In this context, in recent years, for the sea-going shipping sector, we have strong interests for the LPG carrier ship certification since its launch in 2016. On top of these, our certification scheme has also become available to more ship types, namely Offshore Supply Ships and Ro-Ro Cargo Ships, in which we expect a gradual uptake. Besides the inclusion of more ship types, we also continue to research so that our ship certification requirements remain above and beyond industry regulations. Amongst many other topics, one of the new topics we have recently introduced in our checklist is “Social Dimension & Sustainability”. This element not only addresses “anti-discrimination”, “anti-harassment”, “equal opportunity”, but also “gender equality”, which is an uprising topic also in the maritime industry. Our program is made to be able to benchmark these participating ships from each other on all these kinds of topics, so the participants can learn how they are performing and what they need to improve on.

In the inland shipping sector, which has now been running for 9 years, we have 2 ships that gained platinum labels. This is a label that ships can get when they show they sail zero emission as determined by our requirements. Besides this achievement, over a 6 years’ period, we have seen that over 41% of the inland certified ships have used our program to upgrade themselves in levels using our Bronze, Silver and Gold level system. This shows how our program is used as a motivational tool, while many ships have still not been in our program long enough to be assessed in such a way yet. We also need to keep in mind that in the Green Award program, remaining in the same level also means that the ships are doing more as the requirements are kept dynamic and facilitate continuous improvement. This year we experienced a significant interest from the European river cruise sector and already multiple river cruise vessels are undergoing their Green Award inspection.

Besides these achievements, the Incentive Providers supporting our initiative also continue to grow, which we are very thankful for. This growth is likely to continue in the coming period, which is an enormous added value to the scheme itself, as it motivates our shipping participants to improve further.

In a nutshell, I find that these can be named as perfect milestones from 2019, when we celebrated our 25th anniversary.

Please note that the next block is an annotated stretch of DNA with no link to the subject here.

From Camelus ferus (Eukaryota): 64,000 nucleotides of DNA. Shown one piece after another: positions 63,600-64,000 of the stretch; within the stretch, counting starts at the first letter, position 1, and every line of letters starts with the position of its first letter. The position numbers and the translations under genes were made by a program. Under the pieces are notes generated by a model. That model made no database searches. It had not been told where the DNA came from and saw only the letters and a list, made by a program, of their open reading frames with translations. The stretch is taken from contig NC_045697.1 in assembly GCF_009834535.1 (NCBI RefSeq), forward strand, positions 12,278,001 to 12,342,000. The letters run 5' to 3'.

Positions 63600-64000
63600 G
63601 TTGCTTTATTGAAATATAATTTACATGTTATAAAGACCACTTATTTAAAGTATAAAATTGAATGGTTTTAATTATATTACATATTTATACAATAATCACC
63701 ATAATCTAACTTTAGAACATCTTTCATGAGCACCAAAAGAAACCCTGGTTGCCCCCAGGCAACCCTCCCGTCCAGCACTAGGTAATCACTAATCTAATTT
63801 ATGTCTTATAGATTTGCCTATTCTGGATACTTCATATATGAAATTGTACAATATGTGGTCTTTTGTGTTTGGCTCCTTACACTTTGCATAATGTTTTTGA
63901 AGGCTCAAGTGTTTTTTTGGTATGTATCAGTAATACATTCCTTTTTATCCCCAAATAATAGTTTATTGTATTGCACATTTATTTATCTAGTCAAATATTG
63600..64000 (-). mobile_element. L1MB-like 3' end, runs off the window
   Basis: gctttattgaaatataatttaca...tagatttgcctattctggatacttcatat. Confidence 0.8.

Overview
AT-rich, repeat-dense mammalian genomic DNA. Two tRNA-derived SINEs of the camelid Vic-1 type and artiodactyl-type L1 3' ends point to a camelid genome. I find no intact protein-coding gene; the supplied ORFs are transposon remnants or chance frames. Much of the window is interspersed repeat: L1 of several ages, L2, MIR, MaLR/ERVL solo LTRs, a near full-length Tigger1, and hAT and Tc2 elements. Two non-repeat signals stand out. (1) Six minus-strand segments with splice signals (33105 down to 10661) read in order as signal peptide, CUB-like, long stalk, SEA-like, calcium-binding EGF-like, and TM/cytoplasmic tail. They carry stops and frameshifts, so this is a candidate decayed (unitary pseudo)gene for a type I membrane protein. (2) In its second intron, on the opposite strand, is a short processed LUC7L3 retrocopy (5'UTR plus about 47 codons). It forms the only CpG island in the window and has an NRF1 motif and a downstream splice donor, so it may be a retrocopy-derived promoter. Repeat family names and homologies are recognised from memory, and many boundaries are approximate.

As an Executive Director, how would you describe your management style? What drives you – What is your passion?

Perhaps initially my management style was rather authoritarian, but nowadays it is more like conducting and exploring and creating consensus amongst the teams. Internal consensus is our path towards achievements. Also I like to explore the ambitions of the younger generation and see how those will contribute to new ideas. From the many meetings with stakeholders and individuals often new ideas do cross my mind. It is great when such ideas do motivate my colleagues exploring further on potential initiatives.

What excites you about your job?

Working in an international environment and meeting a colourful mix of people with different backgrounds and cultures do make this job very attractive and inspiring.

Sometimes it takes years to achieve certain goals, but achieving such a goal together with my excellent team mates is really very satisfying.

What kind of improvement, change or growth are you trying to enact at the foundation?

Continuing to convey our philosophy further is very critical for our Foundation. The more participants we have, the more impact we can aim for together. We have seen a steady growth through the years and would like to continue having more impact using the similar methodology.

In order to continue this sustainable growth, the increase of our network globally is one of the key factors. We have reached where we are now using this strategy and aim to continue likewise. This is why we continue our talks worldwide (within our capacity) and always remain open to whoever reaches out to us. Our platform is voluntary, independent and non-profit, and it is available for the ones that seek to be connected to it.

I have experienced that this methodology ensures the highest commitment from the stakeholders we have in our network, and hence I believe this will continue to lead us to a healthy growth of the Foundation.

What is your opinion regarding the global sulphur cap 2020?

Personally, I am happy to see that we, as the shipping industry, have finally reached this milestone. This industry is enormous, which affects a really unimaginable scale of business and economics for such regulation to enter into force. I certainly understand that these things to this scale take time, but due to the environmental or sustainability challenges we have going on, we need to speed up collectively.

To put things into perspective, when I was involved in the setup of Green Award Foundation, we were already discussing sulphur content of fuel of 0.1%. To think that we have not even reached that point globally in the past 26+ years, is when I raise my concerns.

So, I see the new sulphur cap as merely the starting point. The next phase is the robust enforcement not only from the shipping side but also from the fuel supplier side. Then firm verification measures to check if compliant, led by firm punishment measures if in breech, which then becomes also the responsibility of the authorities. And we still have a very long way to go until the ECAs (Emission Control Areas) are no longer called ECAs anymore.